American officials apparently want to avoid another “AIG situation,” in the words of one well placed banker, thus reducing credit lines to E.U. banks is seen as a way to reduce systemic risk.  But in fact just the opposite may be the case.  The regulators may be fomenting a systemic risk event by going against the advice of Chairman Martin and most of his contemporaries.

Another market observer points to U.S. derivatives dealer banks reducing exposure to E.U.  banks because of continued worries about the PIIGS implosion.  But one wonders how much these particular data points weigh on the credit markets compared with the impact of low or no interest rates on risk taking.  When Bank of New York announces that it will charge large customers for deposits, it begs the question about current Fed rate policy.

I believe that the Fed needs to let the cost of funds rise to restore yield and risk taking to dollar assets, but at the same time make clear to the markets that the volume of credit available to solvent borrowers is unaffected or even increased.  The contraction of money and credit on both side of the Atlantic is the key issue that should have the attention of policy makers.  As Carl Weinberg of High Frequency Economics said on Bloomberg Radio this morning, nothing good comes from contracting credit and money markets.  But low interest rates is driving deflation, in my view.

To the extent that regulators at the Fed, OCC and FDIC are encouraging U.S. banks to arbitrarily reduce credit lines to their E.U. counterparts, that behavior needs to end now.  The chief threat to the global markets remains deflation as debt levels are reduced to practical levels.  Next week, Fed Chairman Ben Bernanke and his colleagues at other agencies needs to make clear in a very public way that the U.S. central bank is not taking steps to make things in the money markets a lot worse than they need to be.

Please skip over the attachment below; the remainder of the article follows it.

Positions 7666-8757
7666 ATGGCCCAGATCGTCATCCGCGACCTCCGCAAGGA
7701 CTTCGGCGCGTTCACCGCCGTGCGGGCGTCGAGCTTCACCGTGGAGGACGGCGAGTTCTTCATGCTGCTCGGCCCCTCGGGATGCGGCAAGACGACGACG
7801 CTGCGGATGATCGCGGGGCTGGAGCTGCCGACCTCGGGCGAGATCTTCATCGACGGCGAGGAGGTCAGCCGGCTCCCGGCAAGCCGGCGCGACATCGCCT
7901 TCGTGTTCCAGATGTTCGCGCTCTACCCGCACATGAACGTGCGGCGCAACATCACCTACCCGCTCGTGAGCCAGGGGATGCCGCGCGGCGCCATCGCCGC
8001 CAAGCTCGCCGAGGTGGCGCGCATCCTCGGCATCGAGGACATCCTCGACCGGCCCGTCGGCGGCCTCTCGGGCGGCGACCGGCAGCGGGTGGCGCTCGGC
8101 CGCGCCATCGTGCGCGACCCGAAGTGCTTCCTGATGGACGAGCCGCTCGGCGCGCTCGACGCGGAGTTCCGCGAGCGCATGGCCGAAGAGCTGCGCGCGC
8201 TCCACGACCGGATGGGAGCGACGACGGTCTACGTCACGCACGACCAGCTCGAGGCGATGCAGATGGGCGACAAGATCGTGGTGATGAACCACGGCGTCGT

Why the US debt crisis is a good thing

Jul 27, 2011 15:29 UTC

I must politely disagree with Felix Salmon of Reuters, Ben White at Politico and others who wring their hands and fret about the undoing of the world in the prospective debt default by the US. The damage is done, Felix declared on I have heard similar views from many friends and colleagues, but I must disagree.

First the debate over the budget, pathetic as it may seem, represents an increase in the intensity of the public discourse over the nature of the American economy. Debate is good. It is the essence of checks and balances, the key feature that separates American democracy from the authoritarian states of Europe and Asia.